medicine was strong, we set out toward their country under a leader
appointed by the chief.
After several days’ ride
from our camp, each warrior got a stone about the size of his fist, and
we put them all in a heap in a secluded spot. Then each of us promised,
in case we met with defeat and were scattered, to make his way to the
rock pile, remove one of the stones, and wait in hiding nearby for at
least one sleep; then to throw the stone away, and take a trail
previously agreed upon.
Following this custom of
the prairie tribes, a separated band was able to get together again.
As we went on our way,
one of the warriors in advance came galloping back to report that he had
seen a bear cross our course with his head toward the wind.
This was a bad sign, for
crossing the bear’s trail would surely bring us defeat and death. The
sign was never known to fail.
As all of us believed the
bear had come to warn us, most of us were more than willing to go bade.
But not Efawhahcho.
“You who turn back are
afraid to die. You are not men,” he scoffed. “As for me, I started upon
this war trail as a man. I will go on. All of you who are not afraid,
Five of the men paid no
attention to the taunt, and went back.
“Come on,” I shouted to
There was no reply.
“I will go on,” I cried.
“My medicine is strong, I go if I go alone!”
Then the five who were
left joined Efawhahcho and me. The leader was not among them. So I
became leader and the seven of us went on towards the Apache country.
We had not gone far, that
same day, when we sighted a number of Indians. They proved to be an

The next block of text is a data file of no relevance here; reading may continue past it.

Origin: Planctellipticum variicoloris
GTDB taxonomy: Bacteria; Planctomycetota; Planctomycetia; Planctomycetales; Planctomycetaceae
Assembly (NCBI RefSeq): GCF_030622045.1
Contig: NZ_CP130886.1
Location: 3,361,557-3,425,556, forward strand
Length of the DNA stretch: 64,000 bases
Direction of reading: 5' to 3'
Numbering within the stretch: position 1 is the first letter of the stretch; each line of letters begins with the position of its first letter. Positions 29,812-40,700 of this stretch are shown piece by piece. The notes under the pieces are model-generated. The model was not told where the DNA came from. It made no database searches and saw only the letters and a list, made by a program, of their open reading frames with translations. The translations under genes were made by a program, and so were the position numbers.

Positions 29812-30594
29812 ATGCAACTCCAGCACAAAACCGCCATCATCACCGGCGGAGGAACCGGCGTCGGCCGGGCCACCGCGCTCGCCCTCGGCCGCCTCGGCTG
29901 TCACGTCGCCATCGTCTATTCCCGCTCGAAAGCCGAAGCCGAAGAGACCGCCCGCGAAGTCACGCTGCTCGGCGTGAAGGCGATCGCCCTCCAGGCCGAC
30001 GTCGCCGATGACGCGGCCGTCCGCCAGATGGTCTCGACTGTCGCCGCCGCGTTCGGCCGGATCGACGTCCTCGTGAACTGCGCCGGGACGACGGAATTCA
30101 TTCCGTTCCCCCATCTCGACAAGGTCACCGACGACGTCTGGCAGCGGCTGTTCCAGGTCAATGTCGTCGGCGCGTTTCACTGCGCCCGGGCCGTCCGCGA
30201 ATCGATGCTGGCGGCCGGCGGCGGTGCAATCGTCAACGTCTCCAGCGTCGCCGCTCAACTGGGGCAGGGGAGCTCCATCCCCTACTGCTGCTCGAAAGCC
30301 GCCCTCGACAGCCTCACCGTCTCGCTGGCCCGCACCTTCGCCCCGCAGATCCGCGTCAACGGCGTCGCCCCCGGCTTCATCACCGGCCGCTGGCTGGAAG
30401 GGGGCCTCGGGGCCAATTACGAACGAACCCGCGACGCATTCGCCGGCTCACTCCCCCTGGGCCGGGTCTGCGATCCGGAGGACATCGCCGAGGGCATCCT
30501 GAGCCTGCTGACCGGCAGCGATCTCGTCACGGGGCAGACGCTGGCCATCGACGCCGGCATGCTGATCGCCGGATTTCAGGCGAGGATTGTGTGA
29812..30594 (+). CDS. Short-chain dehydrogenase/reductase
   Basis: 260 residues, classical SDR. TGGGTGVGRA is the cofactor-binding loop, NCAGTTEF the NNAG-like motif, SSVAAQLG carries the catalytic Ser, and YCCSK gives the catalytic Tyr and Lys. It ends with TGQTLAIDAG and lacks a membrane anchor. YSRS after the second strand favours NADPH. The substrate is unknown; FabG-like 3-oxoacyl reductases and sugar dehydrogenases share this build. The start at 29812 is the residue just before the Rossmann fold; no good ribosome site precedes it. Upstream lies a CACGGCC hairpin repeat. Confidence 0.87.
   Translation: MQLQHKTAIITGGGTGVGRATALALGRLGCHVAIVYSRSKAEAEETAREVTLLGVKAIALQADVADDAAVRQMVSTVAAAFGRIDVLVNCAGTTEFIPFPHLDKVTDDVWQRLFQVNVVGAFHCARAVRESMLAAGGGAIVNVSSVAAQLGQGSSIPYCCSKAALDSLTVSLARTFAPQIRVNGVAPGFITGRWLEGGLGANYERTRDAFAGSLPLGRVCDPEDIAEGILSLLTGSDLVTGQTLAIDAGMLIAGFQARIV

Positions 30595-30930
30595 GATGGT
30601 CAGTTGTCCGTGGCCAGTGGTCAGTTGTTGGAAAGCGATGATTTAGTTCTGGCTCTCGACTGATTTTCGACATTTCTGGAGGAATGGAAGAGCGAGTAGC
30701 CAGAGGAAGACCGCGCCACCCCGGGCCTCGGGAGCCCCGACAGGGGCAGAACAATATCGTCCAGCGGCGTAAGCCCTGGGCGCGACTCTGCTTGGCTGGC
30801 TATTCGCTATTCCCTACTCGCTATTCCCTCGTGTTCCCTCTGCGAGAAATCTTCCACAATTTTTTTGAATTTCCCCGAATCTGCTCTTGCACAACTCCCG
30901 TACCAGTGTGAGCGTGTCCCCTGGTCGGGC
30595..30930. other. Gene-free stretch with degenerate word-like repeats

Apache war party, and a war party we did not want to meet. We wanted to
surprise their camp at night and get away with booty. But now that we
were in sight of the enemy we would fight, no matter what the
The Apaches, uncertain of
our intentions, halted on a ridge and stood looking at us.
We turned into a hollow,
out of sight of them, dismounted, stripped, and tied our dothes to our
saddles, ready for the fray. Then we rode boldly out to meet the enemy.
The Apaches greatly
outnumbered us, but this did not daunt us in the least.
As we rode slowly towards
them, Efawhahcho came up beside me.
“Tahan,” he said, “this
is my last war-trail. You will remember your vow, my brother-friend, and
when you go back to camp, tell the warriors I died like a man.”
He well knew I would do
this and that I would not forget my vow, made when we became
brother-friends. We pledged ourselves to everlasting friendship, to die,
the one for the other, if necessary, and to avenge the death, should one
of us be killed.
This was a custom of the
Kiowas and also of the Dakotahs, with whom my comrade had lived a while.
When he had spoken, he
gave his long war whoop, whipped his horse into a run, and sped ahead of
the rest of us.
The Apaches, now aware of
our intentions, came full tilt towards us. As we neared them our
warriors separated. Some circled to the right, others to the left, our
enemy between. We all fired at them as they passed. They kept together,
turned and came at us again.
Exhilarated by the
excitement of battle, I became careless of what might happen. Buckskin
seemed to share my feeling. With ears laid back on his short neck he
responded to the pressure of my knees, dashing to the right or left at
my will, as I, with my warriors, fought the enemy almost hand to hand.
I saw Efawhahcho fall
slain from his horse. It maddened me, I started after the exultant and
yelling Apache who had killed my brother-friend. Several of my warriors
helped me cut him off from the rest-
I pass over what
But I came out with a
buckskin shirt and leggings of beautifully beaded workmanship and a
certain other thing with blood on one end of it dangling from my belt.
True to my vow, I had
avenged my brother-friend. From that day the warriors began to call me
When the Apaches were
completely routed and we were assembled, we found that three of our men
were slightly wounded and one other besides Efawhahcho gone on the Long